Geologic field training of the Apollo astronauts and implications for future manned exploration
Published:December 01, 2011
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Gary E. Lofgren, Friedrich Horz, Dean Eppler, 2011. "Geologic field training of the Apollo astronauts and implications for future manned exploration", Analogs for Planetary Exploration, W. Brent Garry, Jacob E. Bleacher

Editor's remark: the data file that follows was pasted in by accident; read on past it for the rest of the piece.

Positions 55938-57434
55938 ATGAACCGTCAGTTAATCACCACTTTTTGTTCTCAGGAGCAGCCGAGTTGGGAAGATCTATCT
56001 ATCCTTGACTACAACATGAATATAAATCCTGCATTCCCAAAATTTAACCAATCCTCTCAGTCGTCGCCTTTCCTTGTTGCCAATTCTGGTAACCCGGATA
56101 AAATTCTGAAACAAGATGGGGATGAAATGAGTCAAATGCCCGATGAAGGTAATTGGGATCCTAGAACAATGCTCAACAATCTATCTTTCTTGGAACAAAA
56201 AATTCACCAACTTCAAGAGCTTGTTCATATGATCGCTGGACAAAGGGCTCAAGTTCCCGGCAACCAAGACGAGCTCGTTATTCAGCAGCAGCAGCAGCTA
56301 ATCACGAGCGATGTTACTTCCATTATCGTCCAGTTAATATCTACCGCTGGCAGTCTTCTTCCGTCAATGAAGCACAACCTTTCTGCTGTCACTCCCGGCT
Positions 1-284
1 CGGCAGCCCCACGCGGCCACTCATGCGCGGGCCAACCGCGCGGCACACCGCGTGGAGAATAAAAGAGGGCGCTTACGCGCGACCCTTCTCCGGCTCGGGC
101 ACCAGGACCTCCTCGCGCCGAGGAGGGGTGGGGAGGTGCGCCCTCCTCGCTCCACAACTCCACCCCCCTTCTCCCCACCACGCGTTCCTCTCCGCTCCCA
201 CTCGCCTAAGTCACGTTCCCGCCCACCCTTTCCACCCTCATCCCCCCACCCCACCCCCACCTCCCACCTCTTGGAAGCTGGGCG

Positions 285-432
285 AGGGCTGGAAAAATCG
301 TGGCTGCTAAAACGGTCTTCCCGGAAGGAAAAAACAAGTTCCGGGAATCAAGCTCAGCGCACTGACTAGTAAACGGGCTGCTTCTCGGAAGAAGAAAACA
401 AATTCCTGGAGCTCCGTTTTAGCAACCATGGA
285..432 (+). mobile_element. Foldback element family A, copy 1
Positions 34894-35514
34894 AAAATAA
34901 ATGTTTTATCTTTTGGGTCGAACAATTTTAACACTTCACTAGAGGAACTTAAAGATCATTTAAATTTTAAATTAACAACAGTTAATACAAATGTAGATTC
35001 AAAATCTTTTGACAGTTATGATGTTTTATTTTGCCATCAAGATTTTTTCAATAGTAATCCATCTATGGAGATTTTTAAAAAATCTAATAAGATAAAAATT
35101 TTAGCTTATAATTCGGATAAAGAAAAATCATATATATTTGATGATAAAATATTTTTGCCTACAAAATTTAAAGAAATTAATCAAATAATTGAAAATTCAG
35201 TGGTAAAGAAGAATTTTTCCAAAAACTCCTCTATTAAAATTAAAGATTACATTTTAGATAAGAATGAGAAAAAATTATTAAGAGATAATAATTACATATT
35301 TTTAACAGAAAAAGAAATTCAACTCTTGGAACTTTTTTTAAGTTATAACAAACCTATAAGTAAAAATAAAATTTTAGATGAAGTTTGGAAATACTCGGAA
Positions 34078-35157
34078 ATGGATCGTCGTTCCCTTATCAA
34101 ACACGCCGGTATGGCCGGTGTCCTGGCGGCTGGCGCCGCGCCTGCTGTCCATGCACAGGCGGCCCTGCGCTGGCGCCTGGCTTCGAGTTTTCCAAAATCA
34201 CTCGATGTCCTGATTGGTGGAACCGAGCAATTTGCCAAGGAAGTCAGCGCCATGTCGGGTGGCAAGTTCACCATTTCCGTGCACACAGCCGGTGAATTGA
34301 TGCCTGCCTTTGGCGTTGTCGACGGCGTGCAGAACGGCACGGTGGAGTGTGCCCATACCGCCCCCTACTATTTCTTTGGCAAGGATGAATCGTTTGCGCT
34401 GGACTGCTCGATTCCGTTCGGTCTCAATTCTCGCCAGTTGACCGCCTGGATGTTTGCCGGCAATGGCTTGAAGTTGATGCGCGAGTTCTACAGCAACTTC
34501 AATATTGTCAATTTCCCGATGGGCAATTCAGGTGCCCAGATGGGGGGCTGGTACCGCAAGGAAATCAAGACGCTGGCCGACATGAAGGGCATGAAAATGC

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This paper discusses the philosophy and major aspects of the geology training of the Apollo 15, 16, and 17 astronauts. This training concentrated on monthly field trips that were intended to develop the crew's observational skills in recognizing basic geologic structures and rocks and translating observations into an interpretative framework for local geologic evolution. Individual field trips became increasingly mission-like as their training matured. The crews worked with predetermined traverses and progressively added diverse operational aspects, such as proper usage of sampling tools, photo-documentation of pertinent features and rocks, simulation of space-suit mobility, and use of a roving vehicle. These exercises also provided simulations and practice for all major science support functions that would reside in Mission Control during the actual mission. This combined training of surface explorers and ground support will be indispensable in rendering future planetary surface operations as efficient and scientifically rewarding as Apollo.